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Trump, Clinton in tight battles in Ohio, Florida and other states
[NEW YORK] Republican Donald Trump and Democrat Hillary Clinton waged a tight battle in several crucial battleground states on Tuesday in their bitter race for the White House, although opinion polls showed Mrs Clinton had an edge in the closing hours of the campaign.
With voting completed in more than half of the 50 US states, the race was too close to call in Ohio, Florida, North Carolina, New Hampshire and Virginia, states that could be vital to deciding which contender wins the presidency.
Both candidates scored early victories in states where they were expected to win. Mr Trump captured conservative states in the South and Midwest, while Mrs Clinton swept several states on the East Coast and Illinois in the Midwest.
Those victories were long predicted and not especially significant in the national race, which is likely to turn on a half-dozen toss-up states that will be crucial in the state-by-state fight for 270 Electoral College votes needed to win.
Mrs Clinton had more options to reach 270, with Mr Trump needing a virtual sweep of about six toss-up states to win.
Mrs Clinton led Mr Trump, 44 per cent to 39 per cent, in the last Reuters/Ipsos national tracking poll before Election Day. A Reuters/Ipsos States of the Nation poll gave her a 90 per cent chance of defeating Mr Trump and becoming the first woman elected US president.
In a campaign that focused more on the character of the candidates than on policy, Mrs Clinton, 69, a former US secretary of state, and Mr Trump, 70, a New York businessman, accused each other of being fundamentally unfit to lead the country.
Mr Trump again raised the possibility on Tuesday of not accepting the election's outcome, saying he had seen reports of voting irregularities. He gave few details and Reuters could not immediately verify the existence of such problems.
In North Carolina, the state elections board extended voting hours in eight Durham County locations after technical errors led to long waits.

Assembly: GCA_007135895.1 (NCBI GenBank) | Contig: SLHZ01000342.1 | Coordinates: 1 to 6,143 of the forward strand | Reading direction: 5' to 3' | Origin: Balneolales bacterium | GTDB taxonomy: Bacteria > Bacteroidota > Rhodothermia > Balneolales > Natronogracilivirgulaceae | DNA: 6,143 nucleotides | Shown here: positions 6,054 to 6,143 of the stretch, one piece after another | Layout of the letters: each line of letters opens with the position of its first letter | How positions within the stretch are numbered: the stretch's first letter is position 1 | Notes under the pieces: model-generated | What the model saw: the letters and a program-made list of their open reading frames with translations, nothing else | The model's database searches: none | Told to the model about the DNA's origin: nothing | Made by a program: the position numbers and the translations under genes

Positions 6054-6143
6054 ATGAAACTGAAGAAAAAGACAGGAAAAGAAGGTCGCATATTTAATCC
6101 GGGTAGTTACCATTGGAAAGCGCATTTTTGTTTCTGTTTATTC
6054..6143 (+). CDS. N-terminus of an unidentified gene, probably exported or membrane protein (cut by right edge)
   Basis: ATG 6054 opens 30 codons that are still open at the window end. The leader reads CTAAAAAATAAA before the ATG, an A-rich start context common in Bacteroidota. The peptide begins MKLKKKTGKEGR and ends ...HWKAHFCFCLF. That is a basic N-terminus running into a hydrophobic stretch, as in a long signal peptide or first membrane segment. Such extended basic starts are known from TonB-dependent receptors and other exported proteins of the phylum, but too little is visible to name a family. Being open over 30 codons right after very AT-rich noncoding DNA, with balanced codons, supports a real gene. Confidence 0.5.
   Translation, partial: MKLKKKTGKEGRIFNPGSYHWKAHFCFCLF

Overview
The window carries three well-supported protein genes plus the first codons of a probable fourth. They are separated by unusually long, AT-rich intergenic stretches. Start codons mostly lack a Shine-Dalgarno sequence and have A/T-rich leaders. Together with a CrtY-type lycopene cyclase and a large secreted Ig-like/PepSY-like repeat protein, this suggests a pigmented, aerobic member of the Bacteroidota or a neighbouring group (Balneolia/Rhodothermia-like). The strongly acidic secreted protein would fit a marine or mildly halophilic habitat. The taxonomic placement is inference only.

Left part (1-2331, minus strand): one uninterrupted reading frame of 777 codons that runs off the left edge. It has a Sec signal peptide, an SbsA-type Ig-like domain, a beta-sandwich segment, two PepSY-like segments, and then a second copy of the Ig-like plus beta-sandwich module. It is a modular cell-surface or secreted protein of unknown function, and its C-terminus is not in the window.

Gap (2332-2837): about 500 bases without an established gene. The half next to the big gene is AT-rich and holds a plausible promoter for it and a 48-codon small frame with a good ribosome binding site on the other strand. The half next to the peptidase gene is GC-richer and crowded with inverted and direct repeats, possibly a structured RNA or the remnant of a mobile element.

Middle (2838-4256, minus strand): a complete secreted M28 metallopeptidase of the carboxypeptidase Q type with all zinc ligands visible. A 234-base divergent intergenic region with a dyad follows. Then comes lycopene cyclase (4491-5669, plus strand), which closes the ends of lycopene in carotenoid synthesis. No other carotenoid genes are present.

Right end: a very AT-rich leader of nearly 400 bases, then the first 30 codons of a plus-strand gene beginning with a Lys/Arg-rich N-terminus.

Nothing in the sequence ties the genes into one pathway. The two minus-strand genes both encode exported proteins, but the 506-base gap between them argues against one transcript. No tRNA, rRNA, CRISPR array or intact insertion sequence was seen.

Financial markets, betting exchanges and online trading platforms largely predicted a Clinton win, although Mr Trump's team said he could pull off a surprise victory like the June "Brexit" vote to pull Britain out of the European Union.
The economy, terrorism and healthcare ranked as the top three concerns facing Americans casting ballots in Tuesday's election, according to an early reading from the Reuters/Ipsos Election Day poll.
The poll of about 35,000 people found that 25 per cent of voters picked the economy as the "most important problem". Another 14 per cent named "terrorism/terrorist attacks" and 13 per cent picked healthcare.
By contrast, the economy was the No 1 concern for 46 per cent of American voters in 2012, according to the Reuters/Ipsos national tracking poll four years ago. Almost nobody listed terrorism as a top concern in 2012, and 8 per cent listed healthcare as the top worry.
A signature Trump issue, immigration, was chosen by 7 per cent of voters as the most important issue in Tuesday's poll.
Some 15 per cent of Americans who cast a ballot on Tuesday said it was their first time voting in a presidential election, up from 9 per cent in 2012, according to the Reuters/Ipsos Election Day poll. The poll showed 13 per cent of voters waited until the final week to make up their minds.
Also at stake on Tuesday was control of Congress, with Republicans defending a slight four-seat majority in the 100-member Senate. The House of Representatives, where all 435 seats were up for grabs, was expected to remain in Republican hands.
The Dow Jones Industrial Average index ended up 0.4 per cent as investors bet on a win for Mrs Clinton, seen by Wall Street as more likely to ensure financial and political stability.
Mexico's peso hit a two-month high on Tuesday on the expectation of a loss for Mr Trump, who has vowed to rip up a trade deal with Mexico.
In the closing stages of the race, the two campaigns focused on several crucial battleground states, including Ohio, Pennsylvania, North Carolina and Florida, as they tried to piece together the 270 electoral votes needed to capture the White House.
Majorities of voters told pollsters they viewed both candidates unfavourably after a particularly bruising and divisive campaign that began in early 2015. For months, polls showed both Mrs Clinton and Mr Trump were unpopular, although Mr Trump was more so.